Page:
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Congratulations, you’re a college grad!

Go ahead, crack open Dr. Seuss’s “Oh, The Places You’ll Go!” and allow yourself to daydream a bit about all the great things you’ll do now that you’re finally done with school.

Okay, now let’s come back to reality and get to the bad news: More likely than not, you have a pile of student loan debt. This is affecting more grads every year, so if you find yourself in such a situation, you’re not alone.

Although cutting expenses is one way to free up cash to pay off student loans, you can only cut back so much. That’s why I recommend focusing on increasing income through side hustles.

A side hustle is any way in which you make income beyond your 9-to-5. It can be anything from freelance writing to delivering pizzas to selling things on Etsy.

The practice has exploded in popularity over the past few years as people look to reach their financial goals faster and technology has made it easier than ever to find and start a side hustle.

You aren’t always going to be able to increase your 9-to-5 income, but side hustles allow you to be unconstrained by what your day job is willing to pay you. They put you in control of how much you make.

Side hustle options

Side hustles can be split into two broad categories:

There are “quick money” side hustles, which provide income right away and are generally predictable — taking a job as a server on weeknights or working retail over the weekend.

Another type is what I call “long-tail” side hustles. These typically do not provide any meaningful income at first and require a longer ramping-up period. (Some may never provide any income at all — for example, a small-business side hustle that doesn’t pan out — but they’re sometimes worth the risk anyway.) Working a long-tail side hustle could look like running a photography or marketing consulting business, or developing a product to sell on Amazon.

Two more keys to differentiating side hustles are knowing whether they require your physical presence and whether you can work on your own schedule.

For example, you can usually work a blogging, graphic design or social-media management side hustle whenever you want, whether it’s in the early morning, on your lunch break or late at night. If you tutor or give music lessons, though, you need to accommodate your client’s preferred time and be physically present.

Regardless of what type of side hustle you decide to pursue, there are an unlimited number of options to choose from.

Finding the best side hustle for you

The first question I typically ask people thinking about starting a side hustle is, “Do you need to increase your income ASAP?” If that’s the case, something that gives you immediate and consistent extra income is ideal. Later on, you may be able to switch to a hustle that requires more time to get off the ground.

To start brainstorming for a side hustle, think about your skill set. In my case, I was already knee-deep in spreadsheets at my corporate job, so helping small businesses with their spreadsheets was an obvious opportunity that aligned with my skills.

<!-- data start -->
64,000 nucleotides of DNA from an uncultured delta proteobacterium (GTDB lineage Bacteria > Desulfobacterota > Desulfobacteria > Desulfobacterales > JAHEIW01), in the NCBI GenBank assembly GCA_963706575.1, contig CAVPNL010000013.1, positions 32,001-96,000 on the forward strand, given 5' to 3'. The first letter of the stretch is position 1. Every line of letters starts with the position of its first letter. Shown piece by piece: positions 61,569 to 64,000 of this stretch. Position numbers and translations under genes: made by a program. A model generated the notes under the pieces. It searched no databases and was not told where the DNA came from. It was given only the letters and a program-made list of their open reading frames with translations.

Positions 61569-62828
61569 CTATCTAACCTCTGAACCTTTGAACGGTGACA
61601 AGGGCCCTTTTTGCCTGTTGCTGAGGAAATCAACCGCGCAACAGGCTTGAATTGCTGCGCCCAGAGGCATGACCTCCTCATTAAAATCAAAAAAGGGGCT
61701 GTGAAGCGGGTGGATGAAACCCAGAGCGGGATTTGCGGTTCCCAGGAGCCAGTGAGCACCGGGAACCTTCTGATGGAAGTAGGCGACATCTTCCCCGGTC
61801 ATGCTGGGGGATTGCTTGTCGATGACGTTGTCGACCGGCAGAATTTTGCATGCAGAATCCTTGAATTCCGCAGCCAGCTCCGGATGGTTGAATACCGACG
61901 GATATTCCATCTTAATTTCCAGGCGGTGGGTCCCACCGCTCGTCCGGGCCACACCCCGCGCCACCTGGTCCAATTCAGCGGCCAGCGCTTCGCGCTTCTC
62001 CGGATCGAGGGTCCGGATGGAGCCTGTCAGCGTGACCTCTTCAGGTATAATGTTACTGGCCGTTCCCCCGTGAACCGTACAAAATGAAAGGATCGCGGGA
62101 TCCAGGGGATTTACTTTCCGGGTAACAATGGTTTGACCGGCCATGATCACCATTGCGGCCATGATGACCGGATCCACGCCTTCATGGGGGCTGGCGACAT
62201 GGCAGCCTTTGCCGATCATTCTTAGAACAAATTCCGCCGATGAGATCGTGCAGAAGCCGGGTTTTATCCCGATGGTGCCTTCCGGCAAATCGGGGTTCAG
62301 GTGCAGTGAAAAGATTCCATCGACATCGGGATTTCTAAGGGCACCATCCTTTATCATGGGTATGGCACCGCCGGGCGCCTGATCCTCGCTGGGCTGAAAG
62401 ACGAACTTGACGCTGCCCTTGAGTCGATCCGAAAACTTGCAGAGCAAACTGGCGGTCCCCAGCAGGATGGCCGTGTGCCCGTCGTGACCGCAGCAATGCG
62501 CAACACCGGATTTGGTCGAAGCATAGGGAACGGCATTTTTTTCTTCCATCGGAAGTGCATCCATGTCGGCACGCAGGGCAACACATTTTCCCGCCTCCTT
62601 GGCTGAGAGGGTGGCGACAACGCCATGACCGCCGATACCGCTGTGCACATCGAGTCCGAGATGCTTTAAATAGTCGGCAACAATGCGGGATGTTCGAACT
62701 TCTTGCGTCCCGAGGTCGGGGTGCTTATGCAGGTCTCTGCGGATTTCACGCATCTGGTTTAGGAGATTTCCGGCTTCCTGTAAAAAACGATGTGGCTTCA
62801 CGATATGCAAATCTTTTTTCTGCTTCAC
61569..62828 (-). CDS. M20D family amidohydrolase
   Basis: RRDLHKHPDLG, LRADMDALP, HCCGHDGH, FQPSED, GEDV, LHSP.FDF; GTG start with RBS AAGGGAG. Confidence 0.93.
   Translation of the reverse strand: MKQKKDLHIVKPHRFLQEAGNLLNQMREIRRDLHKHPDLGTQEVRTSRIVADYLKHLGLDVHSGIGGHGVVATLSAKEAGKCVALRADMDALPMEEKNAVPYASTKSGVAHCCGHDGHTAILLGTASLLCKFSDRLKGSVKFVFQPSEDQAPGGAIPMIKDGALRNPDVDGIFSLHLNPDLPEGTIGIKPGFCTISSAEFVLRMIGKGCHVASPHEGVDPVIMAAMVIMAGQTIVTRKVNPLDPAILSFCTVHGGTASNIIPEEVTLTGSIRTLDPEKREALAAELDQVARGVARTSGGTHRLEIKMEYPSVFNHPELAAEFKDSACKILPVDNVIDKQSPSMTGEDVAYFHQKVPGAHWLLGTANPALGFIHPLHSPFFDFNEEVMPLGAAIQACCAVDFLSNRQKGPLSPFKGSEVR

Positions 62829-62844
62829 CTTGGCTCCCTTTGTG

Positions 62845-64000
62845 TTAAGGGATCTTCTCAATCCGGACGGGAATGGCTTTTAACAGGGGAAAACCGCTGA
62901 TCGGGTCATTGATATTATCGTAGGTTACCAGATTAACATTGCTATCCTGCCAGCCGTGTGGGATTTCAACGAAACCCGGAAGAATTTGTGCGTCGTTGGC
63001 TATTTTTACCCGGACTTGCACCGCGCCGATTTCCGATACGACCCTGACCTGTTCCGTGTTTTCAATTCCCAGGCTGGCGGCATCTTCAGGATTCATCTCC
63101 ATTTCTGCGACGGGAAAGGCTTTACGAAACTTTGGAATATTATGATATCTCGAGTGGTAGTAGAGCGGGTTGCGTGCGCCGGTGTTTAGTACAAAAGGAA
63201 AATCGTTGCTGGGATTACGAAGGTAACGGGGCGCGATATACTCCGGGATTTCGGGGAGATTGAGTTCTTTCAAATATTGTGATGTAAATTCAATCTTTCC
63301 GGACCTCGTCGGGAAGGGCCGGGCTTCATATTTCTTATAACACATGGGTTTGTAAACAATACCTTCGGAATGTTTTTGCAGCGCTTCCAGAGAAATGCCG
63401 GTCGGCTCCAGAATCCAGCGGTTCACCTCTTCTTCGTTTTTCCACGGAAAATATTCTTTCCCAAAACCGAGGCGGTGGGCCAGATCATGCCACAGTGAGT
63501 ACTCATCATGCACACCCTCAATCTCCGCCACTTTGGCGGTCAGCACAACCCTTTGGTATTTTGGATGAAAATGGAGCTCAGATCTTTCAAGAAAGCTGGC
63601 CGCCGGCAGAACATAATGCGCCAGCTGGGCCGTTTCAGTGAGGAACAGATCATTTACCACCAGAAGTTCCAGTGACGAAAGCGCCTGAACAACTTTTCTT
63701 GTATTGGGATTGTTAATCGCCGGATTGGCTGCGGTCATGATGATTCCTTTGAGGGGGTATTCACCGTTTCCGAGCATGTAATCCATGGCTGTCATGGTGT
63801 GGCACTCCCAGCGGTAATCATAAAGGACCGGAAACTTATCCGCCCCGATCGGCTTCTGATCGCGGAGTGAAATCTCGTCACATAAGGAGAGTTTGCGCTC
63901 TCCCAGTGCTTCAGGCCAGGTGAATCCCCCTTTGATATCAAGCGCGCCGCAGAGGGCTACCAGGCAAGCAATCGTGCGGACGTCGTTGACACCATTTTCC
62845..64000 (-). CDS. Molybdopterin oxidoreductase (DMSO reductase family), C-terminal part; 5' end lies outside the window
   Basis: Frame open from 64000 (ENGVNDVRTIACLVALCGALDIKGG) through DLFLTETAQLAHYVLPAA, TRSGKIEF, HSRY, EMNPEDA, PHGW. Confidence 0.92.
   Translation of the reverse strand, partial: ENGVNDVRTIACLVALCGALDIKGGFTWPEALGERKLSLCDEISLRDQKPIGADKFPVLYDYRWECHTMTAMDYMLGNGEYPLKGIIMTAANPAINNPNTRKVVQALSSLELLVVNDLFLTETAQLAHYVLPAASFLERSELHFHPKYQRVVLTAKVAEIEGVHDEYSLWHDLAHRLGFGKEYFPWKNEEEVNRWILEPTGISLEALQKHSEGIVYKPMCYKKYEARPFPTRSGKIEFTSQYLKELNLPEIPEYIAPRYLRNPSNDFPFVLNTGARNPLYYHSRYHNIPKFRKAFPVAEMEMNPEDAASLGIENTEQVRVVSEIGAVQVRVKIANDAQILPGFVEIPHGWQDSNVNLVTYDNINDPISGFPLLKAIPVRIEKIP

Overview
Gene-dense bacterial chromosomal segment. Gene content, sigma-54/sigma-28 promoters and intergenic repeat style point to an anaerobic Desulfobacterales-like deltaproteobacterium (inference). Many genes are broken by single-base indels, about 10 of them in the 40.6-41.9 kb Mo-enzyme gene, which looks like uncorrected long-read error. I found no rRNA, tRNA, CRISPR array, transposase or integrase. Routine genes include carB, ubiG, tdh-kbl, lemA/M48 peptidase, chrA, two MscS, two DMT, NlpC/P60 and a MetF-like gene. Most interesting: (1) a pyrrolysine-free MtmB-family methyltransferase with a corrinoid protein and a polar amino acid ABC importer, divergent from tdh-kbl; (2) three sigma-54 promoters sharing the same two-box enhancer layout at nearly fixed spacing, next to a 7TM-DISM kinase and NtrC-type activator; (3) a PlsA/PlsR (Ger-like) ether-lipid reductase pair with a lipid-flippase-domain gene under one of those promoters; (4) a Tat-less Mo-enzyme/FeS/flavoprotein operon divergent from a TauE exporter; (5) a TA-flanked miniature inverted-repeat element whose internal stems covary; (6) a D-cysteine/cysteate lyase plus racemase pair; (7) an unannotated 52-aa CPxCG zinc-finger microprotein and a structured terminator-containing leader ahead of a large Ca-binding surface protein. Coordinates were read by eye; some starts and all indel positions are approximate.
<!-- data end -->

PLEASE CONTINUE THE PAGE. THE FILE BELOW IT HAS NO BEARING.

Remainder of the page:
It’s also really important that you choose a side hustle you enjoy. You don’t have to love it, but if you’re doing it on top of a 9-to-5 job, you should at least like it a little bit. If you hate it, you won’t stick with it.

Make sure your side hustle aligns with your current financial needs, lifestyle, interests and skills.

How to side-hustle better

It’s not uncommon for people to react to the idea of side hustles with, “Who’s got time for that?” But there are hundreds of thousands, maybe millions of people working side hustles every day. They made time for them.

There are a number of things you can do to side-hustle better, but it really comes down to managing your time properly and setting your priorities.

I can’t stress time management enough. My suggestion is to schedule specific hours to work on your side hustle each week. This will force you to make time for it and will make saying “no” to things a little easier.

Ask yourself what you can sacrifice from your schedule to make room for a side hustle. Just as important, ask yourself what you are not willing to sacrifice. For a period after college, my wife worked Saturdays on top of her full-time job, but never on Sundays. Sunday was a designated free day she kept open. She wasn’t willing to compromise on that.

The unexpected upside

Besides offering extra income that will allow you to pay off debt and achieve your other financial goals more quickly, side hustles offer another, unexpected upside.

I work full-time in corporate finance, but I’ve also had the privilege of consulting with Fortune 500 companies on content marketing. That would not have been possible if I hadn’t started a blogging side hustle five years ago and learned extensively about content marketing in that time.

My point is this: You never know where a side hustle will take you. I’ve seen many people start one that eventually led to a career change or became their full-time job.

So as you head out into the working world, consider giving your income a boost by starting a side hustle. It just might change your life.

Carlson is the author of “Hustle Away Debt” and the founder of the millennial personal finance blog Young Adult Money.